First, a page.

Quantumscape (NYSE:QS) stock has been a long-term bet for 13 years.
We should now know by the end of 2023 if the bet can pay off.
But there is a bull case to be made, which is why Volkswagen (OTCMKTS:VWAGY) still backs it. That is based on Quantumscape being ready to deliver its first product in quantity, as early as the third quarter of this year.
The success of that product will determine the company’s future path.
A Closer Look at QS Stock
Quantumscape’s goal has been to create a solid state battery, with the energy density of lithium ion, that will last longer and carries no risk of catching on fire.
This first product will be a 24-layer solid-state cell with a capacity of 5 Amp-hours (Ah), likely packaged like the 2170 cells used by most electric cars.
Quantumscape believes it can triple production of its current design with its current equipment. New manufacturing equipment should deliver even higher output next year.
It’s after these cells leave the factory that the rubber for Quantumscape will hit the road. Real data should soon emerge telling the market whether that product can beat other designs.
Readers of its financial reports will also need to look at manufacturing costs, and the costs to scale production. But we will soon have some real-world reports on its charging capacity, its durability, and its performance in the field.
These engineering problems, and their solution, mean more than Quantumscape’s financial results, which until it is in production mainly represent development costs. The cash drain is not enough now to seriously threaten the company.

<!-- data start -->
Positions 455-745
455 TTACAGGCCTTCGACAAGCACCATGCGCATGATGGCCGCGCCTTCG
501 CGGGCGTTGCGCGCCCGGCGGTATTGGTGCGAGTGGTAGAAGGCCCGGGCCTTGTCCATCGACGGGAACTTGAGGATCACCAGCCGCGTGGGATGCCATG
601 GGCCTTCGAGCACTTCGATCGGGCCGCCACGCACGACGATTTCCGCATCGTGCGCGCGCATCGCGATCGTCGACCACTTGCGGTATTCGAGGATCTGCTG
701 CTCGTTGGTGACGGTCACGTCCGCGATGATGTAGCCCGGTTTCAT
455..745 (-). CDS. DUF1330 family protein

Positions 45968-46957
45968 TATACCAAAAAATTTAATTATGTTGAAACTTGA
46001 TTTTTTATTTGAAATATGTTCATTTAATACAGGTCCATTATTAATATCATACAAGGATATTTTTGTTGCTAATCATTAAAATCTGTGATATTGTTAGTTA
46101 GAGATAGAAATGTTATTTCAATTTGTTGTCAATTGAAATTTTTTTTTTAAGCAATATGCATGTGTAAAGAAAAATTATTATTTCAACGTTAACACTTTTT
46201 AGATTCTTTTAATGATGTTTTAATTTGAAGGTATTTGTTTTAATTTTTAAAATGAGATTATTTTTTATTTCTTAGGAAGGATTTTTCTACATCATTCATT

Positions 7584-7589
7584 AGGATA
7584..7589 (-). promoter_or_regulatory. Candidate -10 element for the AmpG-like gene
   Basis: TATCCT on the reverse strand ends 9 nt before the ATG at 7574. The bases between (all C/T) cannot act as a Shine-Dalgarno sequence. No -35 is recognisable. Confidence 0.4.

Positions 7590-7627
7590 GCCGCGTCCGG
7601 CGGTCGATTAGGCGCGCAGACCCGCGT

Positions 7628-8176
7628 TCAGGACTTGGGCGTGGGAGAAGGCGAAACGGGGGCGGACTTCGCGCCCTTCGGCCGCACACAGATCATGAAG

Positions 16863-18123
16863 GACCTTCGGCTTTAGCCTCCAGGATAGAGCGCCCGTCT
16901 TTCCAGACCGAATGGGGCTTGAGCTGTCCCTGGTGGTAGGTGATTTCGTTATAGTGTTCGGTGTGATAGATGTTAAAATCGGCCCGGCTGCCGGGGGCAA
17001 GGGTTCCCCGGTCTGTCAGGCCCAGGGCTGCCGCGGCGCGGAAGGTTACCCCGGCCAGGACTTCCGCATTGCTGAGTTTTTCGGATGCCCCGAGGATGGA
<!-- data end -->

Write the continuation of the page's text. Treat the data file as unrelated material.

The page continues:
The Next Steps
There remain some other steps to take beyond manufacturing. Quantumscape believes it can tweak its designs to get more energy density, and durability. Its cash burn will increase as production begins, but sales will mean cash generation.
Chinese companies claim they have already arrived where Quantumscape is heading. Nio (NYSE:NIO) claims it will deliver cars with solid state batteries from WeLion this summer. Ganfeng says it’s now producing solid state batteries. CATL says its latest designs have the energy density to power airplanes.
Among all these announcements, I’m only worried about Samsung. The Chinese makers will have a touch time winning western markets because of the ongoing political tension concerning Taiwan.
Samsung doesn’t have that problem, and the company is scaled enough to pose a real threat, even if its design isn’t quite as good as that of Quantumscape.
The Bottom Line
The bottom line is that we’re soon going to know whether Quantumscape can succeed.
The reviews on its first batteries will come out by the fourth quarter. The shape of the international competition should also be known by then. If its technology is sound but the competition is scaled, it can still sell out to someone with more money.
It’s important to know that the EV battery market is the EV market. That’s where the value and the costs lie. It’s a market currently growing nearly 20% per year, adding $53 billion of new addressable market in 2027 by one estimate.
There is plenty of room for a company like Quantumscape to find its niche. Assuming it can deliver something this year.
At the time of publication, Dana Blankenhorn directly owned no shares, directly or indirectly, in any company mentioned in this article.